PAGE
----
Summer is just around the corner, and in the shooting world, that means it’s time to bring out those guns and start practicing for the upcoming hunting season. If pigeon season and hunting do not pique your interest, you might be in for simply taking to the field and breaking your first 100 straight. Whatever your relationship with your shotgun is, these clay shooting tips will help you sharpen your skills.
Taking a Stance
A good stance is paramount to a good shot, but do you pause and evaluate your stance as frequently as you should? Maintaining your stance might seem prefatory – and perhaps even redundant for more experienced shooters – but perfecting it is worth its while.
We recommend a weight-forward stance that feels comfortable instead of exaggerated, with almost 60% of your body weight on your front foot. Make sure you are aware and in control of every limb in your body before you shoot. Another key to a stable stance is balance. Make sure you are able to hold the position without any swaying. Also, consider aiming your front foot towards the intended breakpoint. This helps target more clays in one shot.
Finally, once you feel confident about your stance, take a deep breath. It is important to exercise patience before you shoot. Observe any top shooter in action, and you will see how they never rush their calling for their target. It takes almost two seconds for the human eye to settle down and wholly focus on the clays to track up the string and finally hit the balloon.
Now, a poor shooter will call one second after the butt of the gun hits their shoulder. And more often than not, you will see the outcome of the haste: missed targets and a waste of a shot. We suggest you forget all about the rhythm of the squad, stop focusing on how evenly spaced your calls and shots are, and just take your time to first perfect your stance and then make your call.
How to Hold Your Shotgun Properly?
If you, too, have found yourself wondering why you keep missing your target or simply just want to improve your shooting game, try following this outline.
- Swivel away from the trap. For example, if you are right-handed, slightly rotate your stance – this includes your entire body – to the right. This repositioning helps increase the depth of the pocket between your neck and your shoulder, which, in turn, helps increase your chances of correctly mounting the gun. In addition, it straightens your head, enabling you to focus your eyes on the target fairly better.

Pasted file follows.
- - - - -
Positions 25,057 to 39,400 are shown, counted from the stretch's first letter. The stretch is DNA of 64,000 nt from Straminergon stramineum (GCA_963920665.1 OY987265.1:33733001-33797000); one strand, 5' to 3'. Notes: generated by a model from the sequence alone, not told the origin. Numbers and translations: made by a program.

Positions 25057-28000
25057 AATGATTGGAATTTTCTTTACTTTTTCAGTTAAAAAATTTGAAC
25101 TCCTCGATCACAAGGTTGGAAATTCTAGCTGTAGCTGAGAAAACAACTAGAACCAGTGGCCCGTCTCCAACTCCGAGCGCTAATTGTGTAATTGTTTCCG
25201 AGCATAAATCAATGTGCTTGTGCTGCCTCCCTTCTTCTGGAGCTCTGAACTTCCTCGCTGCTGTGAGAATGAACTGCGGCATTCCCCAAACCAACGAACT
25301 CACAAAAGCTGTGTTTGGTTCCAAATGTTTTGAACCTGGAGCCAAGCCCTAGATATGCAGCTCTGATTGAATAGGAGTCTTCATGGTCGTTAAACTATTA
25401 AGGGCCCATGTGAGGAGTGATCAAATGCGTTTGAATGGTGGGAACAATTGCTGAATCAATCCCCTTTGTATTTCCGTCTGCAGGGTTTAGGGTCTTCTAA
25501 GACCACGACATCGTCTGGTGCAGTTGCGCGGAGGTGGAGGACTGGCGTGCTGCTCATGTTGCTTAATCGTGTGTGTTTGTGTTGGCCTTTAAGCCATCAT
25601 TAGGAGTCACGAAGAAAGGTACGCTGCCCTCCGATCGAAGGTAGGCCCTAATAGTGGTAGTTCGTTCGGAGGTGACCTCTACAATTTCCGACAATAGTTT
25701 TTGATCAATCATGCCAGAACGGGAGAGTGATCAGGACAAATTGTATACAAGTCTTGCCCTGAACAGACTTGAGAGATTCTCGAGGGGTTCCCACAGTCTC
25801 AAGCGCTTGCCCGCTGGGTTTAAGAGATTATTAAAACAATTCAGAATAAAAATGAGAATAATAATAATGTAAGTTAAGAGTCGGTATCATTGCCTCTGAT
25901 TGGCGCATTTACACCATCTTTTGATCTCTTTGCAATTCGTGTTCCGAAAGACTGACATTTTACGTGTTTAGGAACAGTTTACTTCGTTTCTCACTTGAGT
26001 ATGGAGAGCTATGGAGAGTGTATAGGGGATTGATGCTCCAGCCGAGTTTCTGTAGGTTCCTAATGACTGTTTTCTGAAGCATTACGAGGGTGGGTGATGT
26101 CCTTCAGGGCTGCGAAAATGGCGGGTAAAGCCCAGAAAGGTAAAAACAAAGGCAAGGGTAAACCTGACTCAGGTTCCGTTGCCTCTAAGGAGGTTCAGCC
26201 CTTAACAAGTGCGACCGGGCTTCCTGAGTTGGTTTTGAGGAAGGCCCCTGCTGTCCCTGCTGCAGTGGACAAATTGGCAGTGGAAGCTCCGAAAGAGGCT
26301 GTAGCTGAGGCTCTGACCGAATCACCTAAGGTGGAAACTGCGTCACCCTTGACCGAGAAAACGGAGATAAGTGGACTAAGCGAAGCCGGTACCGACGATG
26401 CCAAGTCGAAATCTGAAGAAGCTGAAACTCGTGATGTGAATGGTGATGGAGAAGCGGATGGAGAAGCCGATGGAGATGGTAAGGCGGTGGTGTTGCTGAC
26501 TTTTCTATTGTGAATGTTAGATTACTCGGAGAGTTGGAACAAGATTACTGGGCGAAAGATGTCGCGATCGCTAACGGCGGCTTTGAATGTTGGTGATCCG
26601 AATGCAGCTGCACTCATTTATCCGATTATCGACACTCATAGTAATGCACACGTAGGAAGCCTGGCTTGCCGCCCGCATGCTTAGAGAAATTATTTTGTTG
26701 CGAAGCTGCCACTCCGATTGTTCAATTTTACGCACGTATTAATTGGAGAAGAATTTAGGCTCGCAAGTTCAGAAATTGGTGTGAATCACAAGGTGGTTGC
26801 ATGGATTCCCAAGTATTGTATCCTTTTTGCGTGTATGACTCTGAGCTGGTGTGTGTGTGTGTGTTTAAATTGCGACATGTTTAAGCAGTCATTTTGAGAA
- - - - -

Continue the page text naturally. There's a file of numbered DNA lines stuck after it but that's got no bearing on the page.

- Slightly open up your stance. In order to have more balance and increase stability, increase the distance between your feet by an inch or two. This will give you an improved sense of control.
- Raise the butt of the gun on your shoulder. This helps to straighten your head, which helps your eyes focus better on the target. Just make sure you are not over-doing it. If you lift it way too up at your shoulder, you are risking the muzzle jerking up and hitting you in the face when you shoot.
- Firmly press the butt of the gun against your shoulder. If you make sure to hold your gun butt back very firmly against your shoulder, you will feel less recoil and have much more control as you swing your gun. This trick will also help you center-punch your targets more often.
- Shift your cheek. Consider moving your cheek farther forward along the comb of the gun. This way, you are far less likely to raise your head as a reflex response when you shoot and the gun jerks. Naturally, this gives your head a much more stable and safer relationship with your gun.
- Firmly press your cheek against the gun’s comb. This serves the same purpose as shifting your cheek forward along the comb. The more you press against the gun, the more you are in control of your head. In fact, you are also pinning the gun down to an extent. Therefore, when you shoot and the gun jerks, your head is more likely to stay down, and the gun offers much less recoil. You might think this is all about safety and stability, but these tactics can actually directly boost your score as well.